IN MARGARET THATCHER'S shitty England, a lot of people had it rough. "I can't change my style," she snidely croaks during the opening credits of Pride, making clear that you're going to hate her from the word go. So wouldn't it make sense that oppressed groups would join forces against her?
Pride is the story of one of these unions. Lesbians and Gays Support the Miners (LGSM), was a real-life group of gay activists who organized to support the coal miners' strike of 1984. Using their networks in London, LGSM became a huge asset to strikers' families. This unanticipated ally compelled a lot of working-class men to either get cool with gays or let their families starve. As you can imagine, it was tricky.
LGSM focused their efforts on a specific village in Wales. While the townspeople were initially hesitant of this tamely flamboyant crew, they were won over through the magic of dancing, drinking, and tolerance. These people never even knew they wanted gay best friends, but then they couldn't live without them.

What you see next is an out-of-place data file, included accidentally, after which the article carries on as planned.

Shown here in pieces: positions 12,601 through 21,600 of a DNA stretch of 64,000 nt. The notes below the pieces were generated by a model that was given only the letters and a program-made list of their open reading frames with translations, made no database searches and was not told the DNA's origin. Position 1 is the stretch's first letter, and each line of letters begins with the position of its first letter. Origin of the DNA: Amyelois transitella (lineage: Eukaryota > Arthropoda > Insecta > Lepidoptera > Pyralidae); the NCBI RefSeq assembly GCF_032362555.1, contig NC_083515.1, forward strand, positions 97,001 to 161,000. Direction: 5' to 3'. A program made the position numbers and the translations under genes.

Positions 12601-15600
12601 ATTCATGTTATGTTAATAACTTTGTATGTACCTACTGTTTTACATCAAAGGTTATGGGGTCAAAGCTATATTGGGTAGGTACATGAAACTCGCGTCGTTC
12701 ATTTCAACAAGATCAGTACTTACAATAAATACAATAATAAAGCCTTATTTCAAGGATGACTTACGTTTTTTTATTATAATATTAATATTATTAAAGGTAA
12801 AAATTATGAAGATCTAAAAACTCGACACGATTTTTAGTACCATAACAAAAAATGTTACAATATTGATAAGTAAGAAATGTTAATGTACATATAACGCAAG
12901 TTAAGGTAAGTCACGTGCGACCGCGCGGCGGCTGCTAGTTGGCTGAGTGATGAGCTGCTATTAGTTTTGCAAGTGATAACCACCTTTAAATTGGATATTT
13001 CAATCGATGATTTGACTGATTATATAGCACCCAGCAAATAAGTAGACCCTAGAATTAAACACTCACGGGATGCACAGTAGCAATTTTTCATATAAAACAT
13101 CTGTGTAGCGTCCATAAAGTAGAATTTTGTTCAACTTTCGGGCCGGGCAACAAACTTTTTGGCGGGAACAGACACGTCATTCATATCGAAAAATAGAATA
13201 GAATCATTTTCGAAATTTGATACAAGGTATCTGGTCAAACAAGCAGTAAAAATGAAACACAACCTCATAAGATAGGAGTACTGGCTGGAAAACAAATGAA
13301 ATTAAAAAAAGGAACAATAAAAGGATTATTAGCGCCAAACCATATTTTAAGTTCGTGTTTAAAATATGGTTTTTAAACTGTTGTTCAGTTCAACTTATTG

While Pride relies heavily on montages, limp wrists, and predictable Elton John jokes—seriously, nothing in Pride is subtle—it's also completely wonderful. "Heartwarming" isn't strong enough of a word. Pride will "melt your heart." Your heart will be hot like coal. It will be hot like coal that has been mined by progressive Welsh miners and then lit up by the kinetic energy of drag queens.
Featuring a cast of England's finest (Bill Nighy, Dominic "McNulty" West, and Imelda Staunton), and one of the best and gayest soundtracks in recent memory, Pride delivers a level of joy that most of us are too cynical to admit that we can appreciate. It's the best movie about class warfare, AIDS, and revolution that you can (and should) see with your grandmother. Margaret Thatcher was a hater; don't you be one, too.